A Regional History of Medicine in the Middle East

Visiting Archives and Libraries in Paris

Posted on June 30, 2020 by Neta Talmud

Between November 17 and November 22, 2019, three doctoral students – Annabella Esperanza, Mayan Lalush, and I – together with our supervisor, Prof. Liat Kozma, traveled to Paris to conduct research in archives and libraries. The purpose of the trip was for each one of us to look for preliminary materials for the project she is working on. In addition to being a beautiful city that attracts hundreds of thousands of visitors a year, Paris also encompasses significant libraries and archives whose importance derives in part from the major role played by France in the Middle East during our research period. This visit was important because the material we found could possibly change the research topic of PhD. The trip only lasted a week, so we prepared carefully for the visit, choosing the institutions that might be most useful for us and allocating a limited time to visiting each institution.

One of the fascinating institutions we visited was the medical library Bibliothèque interuniversitaire de Santé (BIU Santé), located in the fourth arrondissement, in the heart of Paris. This library houses a large number of books and articles dealing with the history of medicine throughout the world, including the Middle East and the Ottoman Empire. It contains professional literature written in earlier periods, which allows us to learn about the development of the medical profession, and the people working as physicians during these periods. This visit was particularly important for Anabella who found 30 thèse folders, written by Jewish doctors who studies in Paris in the 19th century. This is very helpful for mapping what the doctors learned in Paris, who were their classmates etc. In addition, we visited the Bibliothèque Nationale de France, a huge and magnificent structure containing many collections of books and manuscripts. Among them we found medical journals and books on gynaecology and obstetrics, epidemics, medical schools, and medical professionals in the Middle East.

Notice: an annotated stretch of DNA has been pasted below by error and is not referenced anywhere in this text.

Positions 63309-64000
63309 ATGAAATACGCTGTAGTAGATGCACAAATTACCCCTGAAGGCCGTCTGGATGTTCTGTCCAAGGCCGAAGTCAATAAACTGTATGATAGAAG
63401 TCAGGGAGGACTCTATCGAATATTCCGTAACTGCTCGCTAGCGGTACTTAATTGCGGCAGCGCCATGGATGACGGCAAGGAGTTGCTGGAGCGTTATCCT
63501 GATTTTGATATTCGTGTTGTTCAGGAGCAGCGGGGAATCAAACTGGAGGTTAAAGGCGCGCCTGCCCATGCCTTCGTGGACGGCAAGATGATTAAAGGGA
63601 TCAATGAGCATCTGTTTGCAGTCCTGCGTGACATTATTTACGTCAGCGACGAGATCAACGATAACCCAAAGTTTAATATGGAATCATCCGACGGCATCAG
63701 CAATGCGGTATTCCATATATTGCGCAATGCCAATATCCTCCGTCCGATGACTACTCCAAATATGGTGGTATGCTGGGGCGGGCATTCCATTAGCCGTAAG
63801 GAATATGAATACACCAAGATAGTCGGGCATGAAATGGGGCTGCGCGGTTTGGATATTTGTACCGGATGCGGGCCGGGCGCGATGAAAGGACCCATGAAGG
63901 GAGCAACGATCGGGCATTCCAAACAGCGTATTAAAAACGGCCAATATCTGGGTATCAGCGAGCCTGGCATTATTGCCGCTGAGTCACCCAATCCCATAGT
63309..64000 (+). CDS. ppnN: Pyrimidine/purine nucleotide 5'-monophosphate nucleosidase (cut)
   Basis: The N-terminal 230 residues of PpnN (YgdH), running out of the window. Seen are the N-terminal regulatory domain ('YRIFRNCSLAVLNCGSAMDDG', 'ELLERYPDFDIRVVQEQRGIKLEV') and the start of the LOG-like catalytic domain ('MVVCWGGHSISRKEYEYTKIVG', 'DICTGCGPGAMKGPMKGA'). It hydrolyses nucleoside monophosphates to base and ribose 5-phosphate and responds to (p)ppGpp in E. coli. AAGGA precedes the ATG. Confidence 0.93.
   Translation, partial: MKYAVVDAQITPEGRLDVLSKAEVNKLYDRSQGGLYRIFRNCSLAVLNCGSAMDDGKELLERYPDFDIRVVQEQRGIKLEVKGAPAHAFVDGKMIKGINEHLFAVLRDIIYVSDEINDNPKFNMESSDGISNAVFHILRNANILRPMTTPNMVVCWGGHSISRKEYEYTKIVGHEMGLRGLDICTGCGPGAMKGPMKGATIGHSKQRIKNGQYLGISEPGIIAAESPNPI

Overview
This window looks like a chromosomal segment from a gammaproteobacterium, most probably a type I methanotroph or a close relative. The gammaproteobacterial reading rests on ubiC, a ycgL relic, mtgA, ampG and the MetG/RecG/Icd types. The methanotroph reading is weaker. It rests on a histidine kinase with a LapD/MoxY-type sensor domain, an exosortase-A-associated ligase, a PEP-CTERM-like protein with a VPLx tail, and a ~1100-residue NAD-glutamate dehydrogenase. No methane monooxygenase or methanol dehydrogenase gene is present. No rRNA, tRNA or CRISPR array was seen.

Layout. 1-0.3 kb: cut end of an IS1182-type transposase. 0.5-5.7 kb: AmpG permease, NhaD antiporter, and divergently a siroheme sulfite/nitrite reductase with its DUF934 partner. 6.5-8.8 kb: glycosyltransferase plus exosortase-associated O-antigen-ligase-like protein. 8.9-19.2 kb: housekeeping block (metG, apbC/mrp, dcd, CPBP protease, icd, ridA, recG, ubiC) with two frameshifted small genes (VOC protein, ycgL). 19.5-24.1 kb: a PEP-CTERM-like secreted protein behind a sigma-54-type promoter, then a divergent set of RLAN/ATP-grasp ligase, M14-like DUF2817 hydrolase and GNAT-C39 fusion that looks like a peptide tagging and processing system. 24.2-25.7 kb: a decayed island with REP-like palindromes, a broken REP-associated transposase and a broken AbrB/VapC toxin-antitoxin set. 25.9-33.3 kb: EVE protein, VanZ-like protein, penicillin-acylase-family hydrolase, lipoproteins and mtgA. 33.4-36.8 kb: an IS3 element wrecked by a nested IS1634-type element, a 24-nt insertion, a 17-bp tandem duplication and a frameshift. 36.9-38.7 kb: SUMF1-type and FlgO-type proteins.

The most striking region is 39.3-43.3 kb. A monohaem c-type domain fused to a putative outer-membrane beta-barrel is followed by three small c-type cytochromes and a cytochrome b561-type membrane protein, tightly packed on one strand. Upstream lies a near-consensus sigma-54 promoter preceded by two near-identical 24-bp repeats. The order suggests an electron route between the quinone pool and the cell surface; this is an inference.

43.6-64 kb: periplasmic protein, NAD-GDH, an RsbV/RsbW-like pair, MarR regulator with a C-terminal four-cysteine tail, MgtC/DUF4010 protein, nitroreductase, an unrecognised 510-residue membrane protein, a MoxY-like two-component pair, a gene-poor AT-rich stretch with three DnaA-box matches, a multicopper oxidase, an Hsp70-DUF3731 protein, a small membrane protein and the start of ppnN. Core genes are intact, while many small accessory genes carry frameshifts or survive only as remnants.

During our stay in France, we also traveled to the city of Nantes, where we visited the archives of the French Foreign Ministry (Centre des Archives Diplomatiques). This archive contains thousands of documents from French consulate and embassies around the world, from the earliest periods to the twentieth century. In this archive we found correspondence between consular and embassy officials from different cities and the Foreign Ministry, describing life in different cities in the Middle East and North Africa and the events that occurred there. Another archive found in Paris and some of which we visited is the archive of the Alliance Israélite Universelle, a network of Jewish schools that extended throughout the Middle East and the Balkans. The documents preserved in this archive provide a glimpse into the lives of teachers and students, and in fact into entire Jewish communities, starting in the nineteenth century.

We returned from this journey with essential initial materials for our projects, which we could not reach from Israeli libraries. But beyond that, the contribution of the trip was also in enabling us, doctoral students at the beginning of our research journey, to experiment with and experience archival work. Traveling as a group was very helpful and allowed us to help one another and learn from each other. It was a wonderful experience, not only because of finding material, but also because everyone was helpful, and it was exciting visiting these major and important archives. This was a highly successful and enjoyable week!